I work for one of the biggest suppliers of flooring and blinds in South Africa, and it’s clear that interior shutters have shot to the top of the wish list for everything from minor interior design projects to major renovations and new developments. Particularly the white ones; interestingly, they somehow manage to be both up to the minute and classical at the same time.
So what’s the big deal about shutters and why have they taken hold so quickly? And are they really worth it?
First and foremost, it’s about aesthetics. They’re bang on trend – and it’s a trend that’s well established in America, particularly on the west coast and in the southern states. It’s still fairly recent in South Africa, but it’s gaining momentum rapidly. Interior shutters are modern, sophisticated, easy to maintain and they integrate easily into almost any room.
At the moment, shutters are most often chosen for design projects in lounges, dining rooms and entertainment areas but increasingly they’re being used widely throughout homes, creating a seamless look throughout the entire home.
I’ve seen some stunning installations that give a fairly small bathroom a sense of space and size. It’s a great way to get the privacy in a bathroom without compromising on the size of the windows, but they look great on small windows too.
Interior shutters are low maintenance and easy to manage in both large and small installations. They’re primarily a residential option but are also popular in boutique hotels and premium hospitality installations.
Most commonly manufactured from wood, the most prevalent colour is white, with natural wood and silver very popular too, but the options are almost unlimited. Personally, I like the white shutters but you could choose duck-egg blue, charcoal or sunshine yellow if that’s what suits your project.
South African Lifestyle
Shutters suit our climate and lifestyle particularly well. You can open them up completely, to take full advantage of the summer weather or a view if there is one. Alternatively, keep the shutters closed and adjust the louvres to let in as much (or as little) light as needed; wide open for full light and a free-flow of fresh air and an almost completely unobstructed view, or closed shut for insulation against heat, cold and sound, and complete privacy. Or anything in between.
Because they’re customised for each project, shutters are perfect for strange shaped windows and doorways. They’re ideal for arches, round windows and uneven spaces. They’re also perfect for feature windows and to small, high windows that need a window treatment that won’t block out light.
Most often, window shutters open from the centre, but it’s useful to know that if you’re dealing with a window in an uneven space or next to a pillar or a beam, they can be designed to open to one side only, so your design isn’t limited by the shape of the room.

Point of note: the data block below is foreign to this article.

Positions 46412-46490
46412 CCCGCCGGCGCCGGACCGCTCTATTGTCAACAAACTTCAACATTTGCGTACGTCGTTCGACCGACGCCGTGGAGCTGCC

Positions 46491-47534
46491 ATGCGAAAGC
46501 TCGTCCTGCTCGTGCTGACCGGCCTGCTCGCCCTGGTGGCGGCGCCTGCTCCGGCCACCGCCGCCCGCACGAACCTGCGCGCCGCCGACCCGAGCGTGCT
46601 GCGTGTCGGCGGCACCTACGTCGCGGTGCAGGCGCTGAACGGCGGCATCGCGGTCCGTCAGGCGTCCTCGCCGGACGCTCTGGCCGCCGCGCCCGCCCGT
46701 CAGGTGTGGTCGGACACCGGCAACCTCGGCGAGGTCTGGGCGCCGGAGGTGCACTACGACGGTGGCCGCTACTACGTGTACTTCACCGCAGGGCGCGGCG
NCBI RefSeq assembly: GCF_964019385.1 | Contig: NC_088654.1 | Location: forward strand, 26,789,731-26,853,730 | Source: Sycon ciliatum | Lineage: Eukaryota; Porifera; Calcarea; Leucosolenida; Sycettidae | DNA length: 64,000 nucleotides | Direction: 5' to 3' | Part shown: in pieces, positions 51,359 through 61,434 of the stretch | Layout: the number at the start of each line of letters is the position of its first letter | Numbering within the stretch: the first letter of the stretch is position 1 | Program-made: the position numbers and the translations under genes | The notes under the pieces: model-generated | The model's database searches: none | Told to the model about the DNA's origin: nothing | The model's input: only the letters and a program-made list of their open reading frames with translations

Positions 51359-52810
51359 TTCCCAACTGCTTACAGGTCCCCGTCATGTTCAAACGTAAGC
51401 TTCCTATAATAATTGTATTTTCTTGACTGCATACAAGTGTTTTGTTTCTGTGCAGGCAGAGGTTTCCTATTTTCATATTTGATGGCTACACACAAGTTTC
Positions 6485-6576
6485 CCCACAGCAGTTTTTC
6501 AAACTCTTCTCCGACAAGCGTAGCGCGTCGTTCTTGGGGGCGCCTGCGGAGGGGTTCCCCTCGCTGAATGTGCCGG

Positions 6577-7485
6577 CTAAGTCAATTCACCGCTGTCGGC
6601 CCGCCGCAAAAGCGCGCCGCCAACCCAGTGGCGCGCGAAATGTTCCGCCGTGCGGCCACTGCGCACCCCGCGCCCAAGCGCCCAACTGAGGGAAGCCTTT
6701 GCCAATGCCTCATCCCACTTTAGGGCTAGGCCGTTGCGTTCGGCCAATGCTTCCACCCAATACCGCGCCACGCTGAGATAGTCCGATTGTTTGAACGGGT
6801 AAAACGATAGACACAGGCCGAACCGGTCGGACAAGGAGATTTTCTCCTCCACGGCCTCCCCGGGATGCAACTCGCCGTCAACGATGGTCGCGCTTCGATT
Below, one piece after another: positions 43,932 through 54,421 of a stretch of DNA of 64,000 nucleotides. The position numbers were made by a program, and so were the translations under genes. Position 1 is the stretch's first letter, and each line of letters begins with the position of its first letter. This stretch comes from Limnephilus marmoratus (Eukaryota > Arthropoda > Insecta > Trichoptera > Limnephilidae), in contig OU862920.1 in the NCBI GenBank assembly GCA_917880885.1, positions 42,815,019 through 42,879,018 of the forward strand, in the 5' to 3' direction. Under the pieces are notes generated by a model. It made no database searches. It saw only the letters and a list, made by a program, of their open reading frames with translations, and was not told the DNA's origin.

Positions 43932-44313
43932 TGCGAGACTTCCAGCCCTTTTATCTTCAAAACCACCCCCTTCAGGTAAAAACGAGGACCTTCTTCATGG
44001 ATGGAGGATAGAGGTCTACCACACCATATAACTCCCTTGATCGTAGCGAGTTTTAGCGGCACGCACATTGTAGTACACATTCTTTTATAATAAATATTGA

For larger windows, shutters can be stacked, and work perfectly in conjunction with stack-back windows. You can also fit them over bigger openings like archways and double French doors.
The bane of our lives, but we can’t ignore it and even gated communities aren’t immune to security issues. Interior shutters are fitted inside the window or doorframe and have the particular advantage of camouflaging unsightly burglar bars and security gates.
You might also choose to eliminate burglar bars altogether, opting for security shutters. Manufactured in aluminium, these shutters have a double security lock, and to my mind, they’re ideal solution for shuttering outdoor entertainment areas and balconies. You can create the plantation veranda look and lifestyle while ensuring the level of security you need.
Unsurprisingly, interior shutters aren’t an economy option. They’re a luxury product, hand-measured and manufactured individually. And with that comes a price premium. But if budget allows, they’re an option well worth considering.
Wood and aluminium are the standard materials, but there is also the option of an engineered PVC wood substitute that has the advantage of particular longevity when are exposed to excessive moisture or heat. There’s also a slight price advantage over wood, but this remains a premium option.
Shutters have the added advantage that, as a permanent fixture, they add greatly to a property’s resale value. But when you’re working on an interior design project, they also provide more immediate value in answering the design brief and delivering a satisfied client.
If you’d like more information about interior shutters or blinds, or need advice on the best option for your project, leave a question here or call my office on 087 233 9200.